Should you hit short putts soft or firm? Here’s what the science says.
Welcome to Play Smart, a game-improvement column that drops every Monday, Wednesday, and Friday from Director of Game Improvement content Luke Kerr-Dineen to help you play smarter, better golf.
I live in the northeast, where the snow is just starting to melt. Barring a heartbreaking surprise spring snowstorm, the upcoming golf season is in sight, which means I’ve got the itch to get back out there.
About this time every year I try to set myself a few goals. Not to do with score or handicap, but rather, things in my game that I’m intent on improving.
This year, my goal is to improve my putting
I have a terrible habit of tinkering too much, but I’m trying to cut that out in 2021. I got a putter fitting at our sister-company True Spec and put some skin in the game by investing in a new putter with my suggested specs. The next step, now, is to focus on the actual putting itself. And as Mark Broadie explained in the pages of GOLF Magazine right here, you can’t improve your putting without getting good at short putts, inside 10 feet.
Which is why I was drawn to this interesting article on TrackMan’s website analyzing, among other things, the speed at which golfers should hit their short putts. The way they break it down, you can hit putts one of three ways: firm, soft, or somewhere in-between. There are pros and cons for each of them, so here’s what you need to know about it….
Less break — less room for error
Tiger Woods was a legendary slam-short-putts-into-the-hole player, and he did it absurdly well. The benefits of this approach are fairly obvious: The firmer you hit putts, the less break you have to play. So, for short putts, that means you can play the putt mostly straight, without having to worry about reading too much break.
But there are downsides, too. Mainly that hitting the ball harder increases the likelihood that it’ll lip-out, because a ball traveling at a higher speed on the edge of the cup will slingshot around the hole, rather than gravity pulling it into the the cup. This means you have less room for error with your putting stroke — less than a degree of face angle change on five foot putts according to Trackman — because you pretty much need to hit the ball exactly in the center of the hole if you’re going to hit putts this firm.
Soft is good, but has a surprising catch…
It’s proven physics that hitting putts softer — so they barely trickle into the hole — is your surest bet of making the hole as big as possible. That has the added bonus of meaning you have more room for error in your putting stroke. You can get away with a slight push or pull if you hit a putt softly, because while a firm putt will lip it, a soft putt will trickle into the side of the hole.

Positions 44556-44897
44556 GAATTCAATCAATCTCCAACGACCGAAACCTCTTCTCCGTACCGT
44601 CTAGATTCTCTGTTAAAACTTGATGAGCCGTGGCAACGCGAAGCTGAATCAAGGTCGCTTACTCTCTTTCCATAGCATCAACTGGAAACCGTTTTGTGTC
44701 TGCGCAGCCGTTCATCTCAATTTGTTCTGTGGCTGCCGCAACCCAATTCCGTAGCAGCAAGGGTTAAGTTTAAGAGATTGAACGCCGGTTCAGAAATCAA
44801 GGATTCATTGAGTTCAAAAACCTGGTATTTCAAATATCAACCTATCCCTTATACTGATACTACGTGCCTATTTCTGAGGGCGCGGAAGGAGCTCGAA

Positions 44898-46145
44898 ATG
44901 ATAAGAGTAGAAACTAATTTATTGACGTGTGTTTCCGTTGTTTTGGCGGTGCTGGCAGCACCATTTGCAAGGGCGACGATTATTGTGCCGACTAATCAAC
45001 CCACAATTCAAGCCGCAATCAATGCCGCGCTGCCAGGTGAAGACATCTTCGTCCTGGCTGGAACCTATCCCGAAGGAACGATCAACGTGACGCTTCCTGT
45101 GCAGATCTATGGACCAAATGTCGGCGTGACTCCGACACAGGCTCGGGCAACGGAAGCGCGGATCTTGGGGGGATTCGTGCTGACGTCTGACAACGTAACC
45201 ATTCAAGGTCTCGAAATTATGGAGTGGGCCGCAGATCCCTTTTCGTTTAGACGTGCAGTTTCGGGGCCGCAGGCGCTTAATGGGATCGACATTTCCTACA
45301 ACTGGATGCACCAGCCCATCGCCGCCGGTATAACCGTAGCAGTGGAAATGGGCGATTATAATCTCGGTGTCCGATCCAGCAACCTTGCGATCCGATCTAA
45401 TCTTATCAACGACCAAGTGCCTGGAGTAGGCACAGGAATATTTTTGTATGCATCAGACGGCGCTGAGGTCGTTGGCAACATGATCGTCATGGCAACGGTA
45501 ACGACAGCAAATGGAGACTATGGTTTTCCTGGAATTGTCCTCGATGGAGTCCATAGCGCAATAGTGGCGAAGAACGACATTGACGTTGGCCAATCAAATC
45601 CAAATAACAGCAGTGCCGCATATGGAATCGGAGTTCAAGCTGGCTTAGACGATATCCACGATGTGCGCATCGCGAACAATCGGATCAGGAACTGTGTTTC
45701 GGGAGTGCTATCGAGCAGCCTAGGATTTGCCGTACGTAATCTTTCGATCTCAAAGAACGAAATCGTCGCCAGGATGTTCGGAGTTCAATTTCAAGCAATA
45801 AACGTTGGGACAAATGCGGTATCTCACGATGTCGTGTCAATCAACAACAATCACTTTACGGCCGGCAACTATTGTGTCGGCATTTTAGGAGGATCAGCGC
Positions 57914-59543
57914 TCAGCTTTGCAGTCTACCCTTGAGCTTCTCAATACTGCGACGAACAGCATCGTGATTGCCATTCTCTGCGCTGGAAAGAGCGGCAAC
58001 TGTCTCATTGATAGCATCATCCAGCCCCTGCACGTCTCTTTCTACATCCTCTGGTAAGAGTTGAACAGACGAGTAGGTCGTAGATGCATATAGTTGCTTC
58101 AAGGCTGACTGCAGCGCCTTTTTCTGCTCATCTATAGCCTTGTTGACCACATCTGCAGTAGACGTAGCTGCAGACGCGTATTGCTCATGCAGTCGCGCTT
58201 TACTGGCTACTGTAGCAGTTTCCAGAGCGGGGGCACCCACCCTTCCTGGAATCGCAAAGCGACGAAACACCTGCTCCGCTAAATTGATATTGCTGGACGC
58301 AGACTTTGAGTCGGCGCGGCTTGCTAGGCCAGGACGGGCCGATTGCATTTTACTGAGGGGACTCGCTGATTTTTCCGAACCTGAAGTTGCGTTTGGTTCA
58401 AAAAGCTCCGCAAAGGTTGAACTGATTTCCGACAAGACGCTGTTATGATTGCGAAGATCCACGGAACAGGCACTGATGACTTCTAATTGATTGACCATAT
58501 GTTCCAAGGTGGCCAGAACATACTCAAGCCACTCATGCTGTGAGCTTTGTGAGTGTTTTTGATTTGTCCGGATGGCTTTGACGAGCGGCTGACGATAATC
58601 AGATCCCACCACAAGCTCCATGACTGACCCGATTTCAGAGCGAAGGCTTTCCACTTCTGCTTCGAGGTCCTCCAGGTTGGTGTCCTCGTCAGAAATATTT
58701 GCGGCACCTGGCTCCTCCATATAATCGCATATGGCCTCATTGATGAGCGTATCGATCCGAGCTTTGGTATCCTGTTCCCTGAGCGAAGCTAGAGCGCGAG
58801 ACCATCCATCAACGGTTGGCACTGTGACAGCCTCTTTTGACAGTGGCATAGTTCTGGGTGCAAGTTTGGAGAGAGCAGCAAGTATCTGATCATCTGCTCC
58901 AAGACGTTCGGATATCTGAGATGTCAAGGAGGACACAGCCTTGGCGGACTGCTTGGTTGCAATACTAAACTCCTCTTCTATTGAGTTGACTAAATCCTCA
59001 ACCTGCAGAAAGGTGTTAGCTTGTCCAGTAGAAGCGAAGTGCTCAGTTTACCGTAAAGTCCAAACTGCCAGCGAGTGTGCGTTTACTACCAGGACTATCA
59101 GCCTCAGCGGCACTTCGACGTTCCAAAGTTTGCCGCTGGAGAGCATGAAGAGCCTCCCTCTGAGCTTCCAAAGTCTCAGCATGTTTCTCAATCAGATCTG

But there’s a weird catch to doing this.
Putting greens have a slight donut effect around the hole. What does that mean? Think about when you pick your ball up out of the hole, You’re probably not standing directly on top of it; you’re standing a step or two away and reaching down into it. When multiple players do that over the course of a day, it has the effect of trampling-down the general area surrounding the hole, but not the hole itself. Put another way: It makes the part of the green near the hole inconsistent and hard to predict. And when you hit putts softly, you need to be good at predicting these things, which is why Trackman suggests the middle path…
Just like goldilocks’ porridge, Trackman says the best way to hit short putts is to choose a middle path, where the ball would end about a foot past the hole. You may need to play a little more break than if you hit the putt firm — though not much more — but in doing so you’ll be able to take out some of the variables that come along with hitting putts too soft.
As the post writes:
“For most players, the middle strategy should be preferred, as this allows for a speed that reaches the hole more often, and the next putt won’t be too long. In addition to that, the break will be played more predictable as the ball has enough speed to hold the line when reaching the hole and be more similar from one putt to the next…because there can be an excessive break on the last foot of roll due to gravity and green inconsistency.“